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Border Patrol goes rogue
Emails, texts reflect dissention over UFO policy
I figured I’d better make a screen grab of Customs and Border Protection’s UFO web page to prove it existed if the bureaucrats have second thoughts about providing “catastrophic” assistance to “bad actors.”
Stress fractures within the bureaucratic armor cloaking America’s UFO secrets buckled and snapped without a sound last month when the Customs and Border Protection office reversed its own policy with an unexpected data dump on its website. Without context, without explanation, without so much as a formal press release or announcement to justify its action, CBP’s surprise move was conducted with such discretion that no one noticed until last week.
The disclosures, which were posted on August 9, included 10 mostly underwhelming UFO/UAP videos along with a mishmash of totally and partially redacted memos, emails, texts and media articles, pointing to growing discord between upper management and underlings trying to figure out the rules. Nearly half those vids are actually part of an hour-long track of a single UFO called the Rubber Duck, broken into four 15-minute segments (more on that in a moment). Which ones are valuable? You tell me.
The biggie was CBP’s formal ownership of the Aguadilla video, from 2013. Suddenly, The Government has now officially released nearly four minutes of footage that showcases UFO “transmedium” capabilities in the sky and waters of coastal Puerto Rico.
“Who made that decision? It had to be Homeland Security,” says researcher Morgan Beall, who acquired the groundbreaking video from a CBP agent in 2015. “Why? I know for a fact that, if it were up to the Pentagon, they would’ve told them not to do that. To be honest, I think it’s a message of frustration.”
‘The results could be catastrophic’
In 2015, as a reporter for the Herald-Tribune in Sarasota, I made a Freedom of Information request to CBP for an unedited version of the Aguadilla vid. The independent researchers who became known as the Scientific Coalition for UAP Studies (SCU) had just published a 159-page analysis of airborne surveillance footage in thermal mode chasing a nighttime bogey. Apparently tumbling at speeds ranging from 40 to 120 miles an hour, descending over streets, trees, and buildings, the thing ultimately sliced into the shallows at 80 mph without splashing, traveled underwater, then split into two separate objects as it reemerged.
CBP slammed the door on my FOIA, not on national security grounds, but by citing Title 5 U.S.C. 552 (b)(7)(E), which protects “techniques and procedures” employed by law enforcement investigations. After appealing that decision, in January 2016 I received a detailed no-dice response that bears repeating here.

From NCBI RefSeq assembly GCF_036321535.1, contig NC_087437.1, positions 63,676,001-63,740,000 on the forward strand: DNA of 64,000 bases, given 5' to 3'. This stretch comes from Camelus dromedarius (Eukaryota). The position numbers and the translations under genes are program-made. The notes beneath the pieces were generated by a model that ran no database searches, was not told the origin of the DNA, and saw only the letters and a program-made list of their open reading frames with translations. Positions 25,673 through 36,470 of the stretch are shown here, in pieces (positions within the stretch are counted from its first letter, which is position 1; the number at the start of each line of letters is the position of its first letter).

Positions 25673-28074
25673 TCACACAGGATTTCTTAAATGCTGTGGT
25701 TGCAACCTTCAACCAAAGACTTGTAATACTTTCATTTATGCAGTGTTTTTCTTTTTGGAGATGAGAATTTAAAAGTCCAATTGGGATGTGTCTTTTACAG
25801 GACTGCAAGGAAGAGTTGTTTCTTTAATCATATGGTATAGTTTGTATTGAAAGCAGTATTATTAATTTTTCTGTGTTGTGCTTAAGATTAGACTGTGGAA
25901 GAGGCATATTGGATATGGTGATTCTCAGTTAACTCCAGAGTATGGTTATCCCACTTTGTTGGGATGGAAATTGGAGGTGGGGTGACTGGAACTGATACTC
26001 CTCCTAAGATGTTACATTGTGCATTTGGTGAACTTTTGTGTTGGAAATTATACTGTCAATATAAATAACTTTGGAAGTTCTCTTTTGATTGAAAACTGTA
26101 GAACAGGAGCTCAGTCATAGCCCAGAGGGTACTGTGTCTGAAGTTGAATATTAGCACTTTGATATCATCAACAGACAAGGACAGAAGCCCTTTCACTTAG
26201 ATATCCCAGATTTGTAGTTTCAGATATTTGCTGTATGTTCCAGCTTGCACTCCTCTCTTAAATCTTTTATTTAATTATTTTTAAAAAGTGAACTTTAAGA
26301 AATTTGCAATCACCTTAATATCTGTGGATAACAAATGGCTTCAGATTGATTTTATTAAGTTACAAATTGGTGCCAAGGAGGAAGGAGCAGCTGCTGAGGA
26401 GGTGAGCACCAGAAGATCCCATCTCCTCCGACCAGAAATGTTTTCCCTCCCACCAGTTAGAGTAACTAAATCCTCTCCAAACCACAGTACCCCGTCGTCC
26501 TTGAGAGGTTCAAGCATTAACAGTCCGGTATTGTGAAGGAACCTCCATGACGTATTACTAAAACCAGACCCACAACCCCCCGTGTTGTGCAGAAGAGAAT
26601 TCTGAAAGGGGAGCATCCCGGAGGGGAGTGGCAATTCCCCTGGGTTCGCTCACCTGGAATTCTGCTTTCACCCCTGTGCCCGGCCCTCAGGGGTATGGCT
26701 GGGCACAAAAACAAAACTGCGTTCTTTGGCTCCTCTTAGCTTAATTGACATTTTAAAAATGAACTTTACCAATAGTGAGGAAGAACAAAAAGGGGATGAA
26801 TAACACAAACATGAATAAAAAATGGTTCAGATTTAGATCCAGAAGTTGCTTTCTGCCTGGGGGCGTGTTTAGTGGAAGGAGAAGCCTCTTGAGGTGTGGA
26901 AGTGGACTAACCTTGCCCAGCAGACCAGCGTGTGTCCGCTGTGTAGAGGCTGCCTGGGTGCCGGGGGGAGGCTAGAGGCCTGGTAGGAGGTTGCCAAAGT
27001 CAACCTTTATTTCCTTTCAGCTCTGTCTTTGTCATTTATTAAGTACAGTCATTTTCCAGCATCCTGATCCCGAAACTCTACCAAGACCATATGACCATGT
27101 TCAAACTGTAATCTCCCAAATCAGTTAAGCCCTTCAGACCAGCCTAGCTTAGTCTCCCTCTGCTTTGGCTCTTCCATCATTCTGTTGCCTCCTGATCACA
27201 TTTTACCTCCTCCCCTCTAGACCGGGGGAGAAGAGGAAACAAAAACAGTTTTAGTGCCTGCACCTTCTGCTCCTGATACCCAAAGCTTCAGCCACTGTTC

“Releasing this video,” stated Shari Suzuki, Chief of CBP FOIA Appeals, Policy & Litigation Branch, “would identify the techniques practiced by the agency during the clandestine aerial tracking of the plane. Most notably, it shows the specific vantage point from which CBP prefers to conduct its clandestine surveillance in relation to the target plane. Bad actors can identify specifically from what altitude, directional positioning, airspeed, and distance CBP hopes to surveil while avoiding detection from its targets. The on-screen metadata compounds the issue. The bands of text at the top and bottom of the screen alleviates any guesswork on their behalf, specifically providing such exact information as the CBP aircraft’s airspeed, altitude, and the GPS coordinates of both the aircraft and the surveillance target.
“Taken in combination, this information would essentially provide bad actors with a map of where to look for CBP in the sky during smuggling operations. If the bad actors know where to spot CBP aircraft, they will be far better at ferreting out CBP’s attempts to track and surveil them and could subsequently attempt evasive measures, abort their mission, or attack their pursuers. Additionally, both the actual video and the onscreen metadata, if released, would arm smugglers with the type of information that could extend the perimeter of their counter-surveillance operations, or focus their efforts on the specific locations from which CBP prefers to surveil. The results could be catastrophic, thwarting attempts to stop smuggling operations or exposing CBP law enforcement agents to attack. For all these reasons, we agree that FOIA Exemption (b)(7)(E) was correctly applied to the videotapes at issue.”
How ‘bout those emails?